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Thread: Working with laser below zero degree

  1. #1
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    Default Working with laser below zero degree

    Hi friends,
    I'm designing a 25W RGB laser projector and I'm thinking about the working temperature

    It is knowed that the best option is to work below 20C to obtain best results, best lifetime, but what happen when the temperature of diodes is below zero e.g. -15C

    The datasheets of some laser diodes says "Operating Case Temperature 0 to 60C"

    Taking it in account, would I need to heat the inside of the laser?

    Hope someone can help me
    Last edited by francisco; 08-09-2018 at 04:15.

  2. #2
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    ... better heat it to something like 12degC or more - condensing water and ice on the optics could cause some problems ...

    Viktor

  3. #3
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    Thanks Viktor
    Do you know if the outdoor lasers has a heating system inside? I never saw it but I would like to learn a bit more

    Francisco

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    ... this was/is common for old ones and "good" actual types, meant for outdoor-use under harsh conditions or with high ambient humidity ... haven't seen this with modern "consumer grade" devices ...

    Viktor

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    Put diodes in sealed box and fill with dry nitrogen. Heat an ar window where lasers exit, resistor should be plenty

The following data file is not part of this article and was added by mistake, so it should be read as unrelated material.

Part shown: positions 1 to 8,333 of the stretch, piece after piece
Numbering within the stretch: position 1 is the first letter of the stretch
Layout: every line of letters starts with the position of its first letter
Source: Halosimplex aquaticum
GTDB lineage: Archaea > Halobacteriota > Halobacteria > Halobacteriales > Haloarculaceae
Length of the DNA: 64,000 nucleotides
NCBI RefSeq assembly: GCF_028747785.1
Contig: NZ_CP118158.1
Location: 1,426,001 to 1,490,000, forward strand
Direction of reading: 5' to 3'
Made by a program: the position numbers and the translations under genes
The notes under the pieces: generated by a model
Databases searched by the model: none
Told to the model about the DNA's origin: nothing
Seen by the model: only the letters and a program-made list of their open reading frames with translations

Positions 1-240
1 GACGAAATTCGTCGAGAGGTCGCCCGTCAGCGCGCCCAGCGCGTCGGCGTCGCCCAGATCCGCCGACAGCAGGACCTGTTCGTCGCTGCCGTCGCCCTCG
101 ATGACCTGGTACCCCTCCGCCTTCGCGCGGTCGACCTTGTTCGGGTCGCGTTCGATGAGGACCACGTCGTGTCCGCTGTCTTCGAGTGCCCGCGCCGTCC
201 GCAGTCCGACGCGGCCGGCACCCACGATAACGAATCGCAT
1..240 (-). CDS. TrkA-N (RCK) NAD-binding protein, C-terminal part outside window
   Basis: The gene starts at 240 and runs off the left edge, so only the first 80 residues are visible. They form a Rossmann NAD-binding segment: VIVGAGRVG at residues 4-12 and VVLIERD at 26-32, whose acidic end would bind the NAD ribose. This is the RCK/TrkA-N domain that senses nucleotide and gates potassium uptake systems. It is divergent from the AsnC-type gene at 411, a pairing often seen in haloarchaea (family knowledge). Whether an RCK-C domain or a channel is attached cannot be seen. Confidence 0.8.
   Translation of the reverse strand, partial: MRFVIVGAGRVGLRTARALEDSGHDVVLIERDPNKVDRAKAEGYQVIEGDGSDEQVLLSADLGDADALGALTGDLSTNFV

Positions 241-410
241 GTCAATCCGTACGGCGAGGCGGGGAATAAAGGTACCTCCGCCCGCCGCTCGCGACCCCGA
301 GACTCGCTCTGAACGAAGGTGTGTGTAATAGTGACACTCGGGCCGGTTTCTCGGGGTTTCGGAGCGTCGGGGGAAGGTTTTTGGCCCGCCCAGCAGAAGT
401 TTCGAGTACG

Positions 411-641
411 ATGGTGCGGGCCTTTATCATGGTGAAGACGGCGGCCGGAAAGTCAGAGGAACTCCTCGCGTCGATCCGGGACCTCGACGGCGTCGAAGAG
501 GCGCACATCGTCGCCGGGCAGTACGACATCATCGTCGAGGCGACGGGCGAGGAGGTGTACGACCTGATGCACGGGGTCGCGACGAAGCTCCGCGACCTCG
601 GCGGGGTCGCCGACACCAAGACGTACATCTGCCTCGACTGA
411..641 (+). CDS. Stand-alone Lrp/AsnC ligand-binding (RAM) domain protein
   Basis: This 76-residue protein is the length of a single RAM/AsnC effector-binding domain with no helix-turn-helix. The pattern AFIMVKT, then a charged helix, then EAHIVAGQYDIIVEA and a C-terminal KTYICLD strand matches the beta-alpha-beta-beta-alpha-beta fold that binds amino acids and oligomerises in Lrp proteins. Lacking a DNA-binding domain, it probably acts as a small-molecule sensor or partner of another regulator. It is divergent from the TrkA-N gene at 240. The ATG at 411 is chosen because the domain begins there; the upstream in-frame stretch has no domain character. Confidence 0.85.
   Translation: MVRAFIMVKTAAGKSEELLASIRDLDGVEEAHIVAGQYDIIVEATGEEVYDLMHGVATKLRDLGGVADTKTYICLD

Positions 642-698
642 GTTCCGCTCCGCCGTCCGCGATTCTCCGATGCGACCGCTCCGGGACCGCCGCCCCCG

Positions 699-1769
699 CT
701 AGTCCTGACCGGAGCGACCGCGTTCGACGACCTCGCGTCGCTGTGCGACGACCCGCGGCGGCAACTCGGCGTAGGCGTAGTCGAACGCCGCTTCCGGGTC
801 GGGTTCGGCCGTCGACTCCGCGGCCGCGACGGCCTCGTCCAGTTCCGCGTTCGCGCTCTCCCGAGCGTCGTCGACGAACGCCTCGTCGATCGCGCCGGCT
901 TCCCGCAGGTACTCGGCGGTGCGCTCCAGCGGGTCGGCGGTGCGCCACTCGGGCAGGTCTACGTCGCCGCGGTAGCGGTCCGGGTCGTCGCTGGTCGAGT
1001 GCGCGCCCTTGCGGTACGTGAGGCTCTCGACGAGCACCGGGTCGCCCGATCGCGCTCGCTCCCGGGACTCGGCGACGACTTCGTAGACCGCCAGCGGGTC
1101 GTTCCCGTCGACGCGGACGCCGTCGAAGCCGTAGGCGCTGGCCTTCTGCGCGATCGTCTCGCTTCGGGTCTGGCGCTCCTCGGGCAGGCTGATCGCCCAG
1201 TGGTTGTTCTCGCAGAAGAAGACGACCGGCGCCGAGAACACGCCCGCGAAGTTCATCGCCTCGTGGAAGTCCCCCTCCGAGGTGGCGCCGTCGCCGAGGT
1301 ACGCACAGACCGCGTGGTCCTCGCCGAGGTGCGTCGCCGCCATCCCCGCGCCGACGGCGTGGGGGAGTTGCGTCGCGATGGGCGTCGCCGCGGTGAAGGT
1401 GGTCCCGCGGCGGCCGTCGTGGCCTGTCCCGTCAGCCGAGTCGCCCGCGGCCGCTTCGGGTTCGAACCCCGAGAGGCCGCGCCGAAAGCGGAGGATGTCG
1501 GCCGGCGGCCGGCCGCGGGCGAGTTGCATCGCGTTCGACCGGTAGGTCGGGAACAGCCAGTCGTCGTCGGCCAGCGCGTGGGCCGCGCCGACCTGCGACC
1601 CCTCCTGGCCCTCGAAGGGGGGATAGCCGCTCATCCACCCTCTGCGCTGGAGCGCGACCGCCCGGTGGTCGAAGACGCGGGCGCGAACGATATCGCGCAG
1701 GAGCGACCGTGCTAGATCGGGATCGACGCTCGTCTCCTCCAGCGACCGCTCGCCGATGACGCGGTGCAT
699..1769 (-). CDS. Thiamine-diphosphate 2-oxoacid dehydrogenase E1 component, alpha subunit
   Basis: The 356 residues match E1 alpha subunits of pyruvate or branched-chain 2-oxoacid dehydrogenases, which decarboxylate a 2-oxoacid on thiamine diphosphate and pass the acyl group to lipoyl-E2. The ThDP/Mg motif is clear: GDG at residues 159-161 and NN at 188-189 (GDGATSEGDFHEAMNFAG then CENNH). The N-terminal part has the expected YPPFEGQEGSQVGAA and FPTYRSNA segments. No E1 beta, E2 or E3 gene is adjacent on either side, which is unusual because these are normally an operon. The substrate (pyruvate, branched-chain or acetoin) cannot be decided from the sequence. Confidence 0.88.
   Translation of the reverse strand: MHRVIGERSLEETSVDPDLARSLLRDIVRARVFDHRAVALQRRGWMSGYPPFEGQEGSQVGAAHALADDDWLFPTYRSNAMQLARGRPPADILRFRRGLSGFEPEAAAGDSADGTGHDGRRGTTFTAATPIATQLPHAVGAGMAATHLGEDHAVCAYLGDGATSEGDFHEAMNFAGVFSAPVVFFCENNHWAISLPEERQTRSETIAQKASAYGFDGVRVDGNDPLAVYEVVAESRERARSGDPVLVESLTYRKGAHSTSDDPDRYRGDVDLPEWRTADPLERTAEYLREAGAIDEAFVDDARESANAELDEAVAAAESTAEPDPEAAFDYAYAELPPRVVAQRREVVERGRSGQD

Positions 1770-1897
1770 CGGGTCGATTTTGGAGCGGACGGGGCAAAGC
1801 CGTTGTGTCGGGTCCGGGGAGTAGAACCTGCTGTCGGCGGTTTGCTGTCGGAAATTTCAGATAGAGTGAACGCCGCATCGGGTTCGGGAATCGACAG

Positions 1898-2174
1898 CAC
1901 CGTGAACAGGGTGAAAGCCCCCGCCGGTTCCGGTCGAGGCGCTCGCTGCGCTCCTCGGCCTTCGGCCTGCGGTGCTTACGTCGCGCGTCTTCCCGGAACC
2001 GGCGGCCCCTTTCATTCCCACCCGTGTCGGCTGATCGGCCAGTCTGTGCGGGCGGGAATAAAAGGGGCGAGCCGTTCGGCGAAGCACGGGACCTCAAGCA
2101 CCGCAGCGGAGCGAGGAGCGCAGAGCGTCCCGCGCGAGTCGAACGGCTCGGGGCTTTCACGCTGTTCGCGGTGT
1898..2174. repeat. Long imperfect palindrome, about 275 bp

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    Put diodes in sealed box and fill with dry nitrogen. Heat an ar window where lasers exit, resistor should be plenty

  7. #7
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    Quote Originally Posted by kecked View Post
    Put diodes in sealed box and fill with dry nitrogen. Heat an ar window where lasers exit, resistor should be plenty
    Thanks Kecked, I didn't know the boxes of RGB lasers was filled with nitrogen! good information

    Francisco

  8. #8
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    Quote Originally Posted by francisco View Post
    Thanks Kecked, I didn't know the boxes of RGB lasers was filled with nitrogen! good information

    Francisco
    They usually are not. Just saying thats a way around the condensation issue. Beside a little color shift, the diodes are very happy when cold. Its the water vapor making ice that is the issue or in the least fog blocking up the optics. Dry air or nitrogen or whatever keeps the moisture away. Keeping in box keeps the water out. Problem is then limited to window lasers exit. You need to warm that a little to prevent condensation and hence fog or frost. It is not enough to just pump dry nitrogen into the enclosure. It needs to be totally sealed.

  9. #9
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    mixedgas is offline Creaky Old Award Winning Bastard Technologist
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    Use Dry nitrogen with silica gel dessicant packs. Have Heated AR coated windows. You'll need to potentially heat any DPSS.
    ~
    I've done outdoor laser shows with Ion systems below freezing. We at least had a elevator room to put the heads in when off. With SP 165s,that required immediately injecting antifreeze into the system when off and dashing into the building quickly. You may need pure alcohol to get condensed water off things like beam table mirrors.
    ~
    Antifreeze finds its way to the optics and is sticky.
    ~
    ON very cold days there is no humidity or dust in the air, so you'll need fog machines. Our show was very disappointing when had no fogger and cold air.
    ~
    Most large blue and green diode can windows, as well as some single mode reds, are not hermetically sealed, so water condenses on the back side of the can window... Ask me how I know.. :-( I've tried to clean a few, and they often leak!

    Ste
    Last edited by mixedgas; 08-14-2018 at 16:27.
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